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Sun and Shade
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Woods: The Shady Side Of 'Sunny'

Woods: The Shady Side Of 'Sunny'

Sun and Shade
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"Any Other Day," from Woods' new Sun and Shade, is a brief but appealingly off-kilter two-minute concoction. i

"Any Other Day," from Woods' new Sun and Shade, is a brief but appealingly off-kilter two-minute concoction. Courtesy of the artist hide caption

toggle caption Courtesy of the artist
"Any Other Day," from Woods' new Sun and Shade, is a brief but appealingly off-kilter two-minute concoction.

"Any Other Day," from Woods' new Sun and Shade, is a brief but appealingly off-kilter two-minute concoction.

Courtesy of the artist

Tuesday's Pick

Song: "Any Other Day"

Artist: Woods

CD: Sun and Shade

Genre: Folk-Rock

Woods' songs are frequently described as "sunny," often in conjunction with words like "lo-fi," "folk," "jam," "psychedelic," "'60s" or some combination thereof. True, the Brooklyn band's shambolic folk-rock bears more than a passing resemblance to the sounds of A Certain Era, particularly the jangly guitar and beatific harmonies of The Byrds. It also doesn't hurt that singer Jeremy Earl sounds a lot like Neil Young, if Young opted to muffle and distort his vocals to the point of sounding like a ghostly children's choir.

For a supposedly "sunny" band, though, Woods seldom evokes the bright, uncomplicated mood expected from a group saddled with such an adjective. Even when they echo the hits of yesteryear, Woods' songs have the insular, idiosyncratic feeling of outsider art, a quality reinforced by Earl's penchant for morbid existential musings.

Woods' members are avid home-recorders and sonic tinkerers, numbering a tape-loop artist (G. Lucas Crane) among their ranks. In this respect, the sensibility is more in line with the quirky, home-brewed experimentalism and manic idea-a-minute creativity of Guided by Voices or Olivia Tremor Control. Like those groups, Woods can turn on a dime from pop songs that sound like Top 40 radio of a different era — or a different universe — to dark, introspective tunes that sound like they've never seen the light of day.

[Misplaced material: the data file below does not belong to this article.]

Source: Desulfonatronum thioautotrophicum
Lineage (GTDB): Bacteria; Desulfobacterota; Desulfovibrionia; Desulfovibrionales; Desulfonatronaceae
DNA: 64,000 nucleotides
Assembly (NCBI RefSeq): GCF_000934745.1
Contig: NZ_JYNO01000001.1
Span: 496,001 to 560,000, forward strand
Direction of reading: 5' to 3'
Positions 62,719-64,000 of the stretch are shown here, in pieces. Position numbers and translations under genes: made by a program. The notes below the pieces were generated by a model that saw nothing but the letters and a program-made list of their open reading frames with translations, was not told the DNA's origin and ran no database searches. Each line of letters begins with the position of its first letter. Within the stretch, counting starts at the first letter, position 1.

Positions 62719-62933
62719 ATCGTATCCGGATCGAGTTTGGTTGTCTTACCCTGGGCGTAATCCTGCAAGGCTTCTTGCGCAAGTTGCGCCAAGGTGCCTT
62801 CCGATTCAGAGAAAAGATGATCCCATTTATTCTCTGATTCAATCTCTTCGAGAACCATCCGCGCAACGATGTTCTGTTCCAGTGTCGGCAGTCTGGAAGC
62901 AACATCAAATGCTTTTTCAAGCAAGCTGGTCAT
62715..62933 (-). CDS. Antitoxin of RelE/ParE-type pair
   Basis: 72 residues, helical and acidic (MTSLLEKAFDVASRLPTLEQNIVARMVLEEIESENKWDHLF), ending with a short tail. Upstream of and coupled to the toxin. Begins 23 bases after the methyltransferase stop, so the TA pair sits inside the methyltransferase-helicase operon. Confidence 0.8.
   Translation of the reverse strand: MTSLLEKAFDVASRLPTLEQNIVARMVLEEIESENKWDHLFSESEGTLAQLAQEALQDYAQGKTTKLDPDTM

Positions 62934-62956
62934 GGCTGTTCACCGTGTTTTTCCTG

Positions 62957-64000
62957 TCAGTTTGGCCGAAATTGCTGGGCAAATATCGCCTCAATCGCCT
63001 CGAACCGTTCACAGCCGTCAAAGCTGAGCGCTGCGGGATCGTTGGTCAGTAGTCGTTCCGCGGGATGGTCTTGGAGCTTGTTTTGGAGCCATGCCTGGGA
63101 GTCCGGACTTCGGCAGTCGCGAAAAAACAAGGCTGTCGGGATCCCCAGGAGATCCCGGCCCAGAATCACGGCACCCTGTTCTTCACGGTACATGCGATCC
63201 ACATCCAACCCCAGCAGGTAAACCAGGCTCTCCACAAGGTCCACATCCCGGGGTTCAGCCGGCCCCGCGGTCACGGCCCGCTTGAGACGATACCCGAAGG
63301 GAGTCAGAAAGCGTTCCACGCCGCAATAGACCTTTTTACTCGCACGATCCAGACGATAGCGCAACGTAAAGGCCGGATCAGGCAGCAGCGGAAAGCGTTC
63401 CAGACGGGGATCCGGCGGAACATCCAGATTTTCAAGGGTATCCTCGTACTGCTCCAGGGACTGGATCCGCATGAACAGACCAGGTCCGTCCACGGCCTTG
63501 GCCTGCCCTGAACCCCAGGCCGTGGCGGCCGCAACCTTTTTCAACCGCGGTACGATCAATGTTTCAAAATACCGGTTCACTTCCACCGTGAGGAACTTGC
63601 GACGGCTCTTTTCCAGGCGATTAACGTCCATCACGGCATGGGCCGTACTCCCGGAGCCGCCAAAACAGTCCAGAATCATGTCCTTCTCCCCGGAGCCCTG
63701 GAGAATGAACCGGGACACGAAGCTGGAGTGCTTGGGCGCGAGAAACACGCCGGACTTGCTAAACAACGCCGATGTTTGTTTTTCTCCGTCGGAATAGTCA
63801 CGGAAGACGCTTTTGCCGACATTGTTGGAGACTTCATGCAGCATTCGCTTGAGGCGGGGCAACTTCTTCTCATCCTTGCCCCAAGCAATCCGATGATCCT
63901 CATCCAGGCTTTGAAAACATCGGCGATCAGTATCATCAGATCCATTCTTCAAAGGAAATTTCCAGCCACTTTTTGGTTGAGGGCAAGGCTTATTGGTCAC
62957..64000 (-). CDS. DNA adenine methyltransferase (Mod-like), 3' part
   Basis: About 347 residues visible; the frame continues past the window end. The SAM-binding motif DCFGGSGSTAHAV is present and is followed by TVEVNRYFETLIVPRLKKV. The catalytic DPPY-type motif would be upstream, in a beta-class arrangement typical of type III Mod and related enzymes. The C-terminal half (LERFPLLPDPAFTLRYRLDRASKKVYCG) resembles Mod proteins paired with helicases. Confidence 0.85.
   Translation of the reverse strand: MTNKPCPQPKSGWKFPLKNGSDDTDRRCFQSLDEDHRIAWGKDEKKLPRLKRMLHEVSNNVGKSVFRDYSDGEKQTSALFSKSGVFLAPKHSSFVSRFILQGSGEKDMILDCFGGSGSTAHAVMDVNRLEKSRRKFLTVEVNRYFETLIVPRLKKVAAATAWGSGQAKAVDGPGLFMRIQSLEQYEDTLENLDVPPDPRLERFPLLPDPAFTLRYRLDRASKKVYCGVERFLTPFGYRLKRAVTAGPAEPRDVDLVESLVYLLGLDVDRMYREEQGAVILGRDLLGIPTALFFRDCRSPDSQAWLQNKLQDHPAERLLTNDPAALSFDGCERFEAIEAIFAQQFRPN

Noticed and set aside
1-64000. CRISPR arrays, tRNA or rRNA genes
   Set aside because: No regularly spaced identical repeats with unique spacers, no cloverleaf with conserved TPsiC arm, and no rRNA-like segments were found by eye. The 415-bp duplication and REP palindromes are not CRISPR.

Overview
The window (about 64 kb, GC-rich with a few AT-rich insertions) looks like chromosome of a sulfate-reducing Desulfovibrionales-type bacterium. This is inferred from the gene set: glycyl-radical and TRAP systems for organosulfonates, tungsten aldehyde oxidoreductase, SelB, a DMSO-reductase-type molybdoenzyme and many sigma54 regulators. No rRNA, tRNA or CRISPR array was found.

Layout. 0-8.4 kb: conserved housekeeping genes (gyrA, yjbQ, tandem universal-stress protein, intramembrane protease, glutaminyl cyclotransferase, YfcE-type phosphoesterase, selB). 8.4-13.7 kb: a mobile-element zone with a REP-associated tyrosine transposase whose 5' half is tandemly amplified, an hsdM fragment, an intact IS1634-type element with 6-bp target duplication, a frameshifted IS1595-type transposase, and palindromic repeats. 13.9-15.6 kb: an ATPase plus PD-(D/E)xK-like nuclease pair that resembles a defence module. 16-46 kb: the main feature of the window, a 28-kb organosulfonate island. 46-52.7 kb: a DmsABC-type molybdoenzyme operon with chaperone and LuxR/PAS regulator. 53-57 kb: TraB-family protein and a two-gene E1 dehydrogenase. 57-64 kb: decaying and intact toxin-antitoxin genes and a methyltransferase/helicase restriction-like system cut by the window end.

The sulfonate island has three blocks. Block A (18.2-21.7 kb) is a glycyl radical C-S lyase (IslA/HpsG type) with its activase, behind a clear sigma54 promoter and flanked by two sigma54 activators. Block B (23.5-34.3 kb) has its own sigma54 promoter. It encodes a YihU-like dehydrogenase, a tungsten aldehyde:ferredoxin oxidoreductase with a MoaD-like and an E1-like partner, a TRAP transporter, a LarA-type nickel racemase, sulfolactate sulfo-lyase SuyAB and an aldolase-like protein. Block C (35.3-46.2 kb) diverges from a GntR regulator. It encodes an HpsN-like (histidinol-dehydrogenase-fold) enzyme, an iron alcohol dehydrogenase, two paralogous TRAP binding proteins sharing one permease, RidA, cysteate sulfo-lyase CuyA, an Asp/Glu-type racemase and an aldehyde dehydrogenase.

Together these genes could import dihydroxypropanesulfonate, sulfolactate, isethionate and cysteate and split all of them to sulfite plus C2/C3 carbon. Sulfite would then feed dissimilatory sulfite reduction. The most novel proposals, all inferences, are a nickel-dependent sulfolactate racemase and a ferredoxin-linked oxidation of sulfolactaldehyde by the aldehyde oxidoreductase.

"Any Other Day," from Woods' new Sun and Shade, is a little bit of both. It's a brief but appealingly off-kilter concoction, not even two minutes long, with an upbeat tune that might be described as unqualifiedly "sunny" were it not for its strangely abbreviated hook, brief but jarring descent into noise in the bridge, and an eerie chorus that lingers long after the song has run its course. "I won't believe that it can't get worse," Earl croons, his double-negative construction suggesting that it can get worse and it's not worth denying it. "When the light rips the sky, for whatever that's worth, you won't be comin' back."

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Sun and Shade

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Album
Sun and Shade
Artist
Woods
Label
Woodsist
Released
2011

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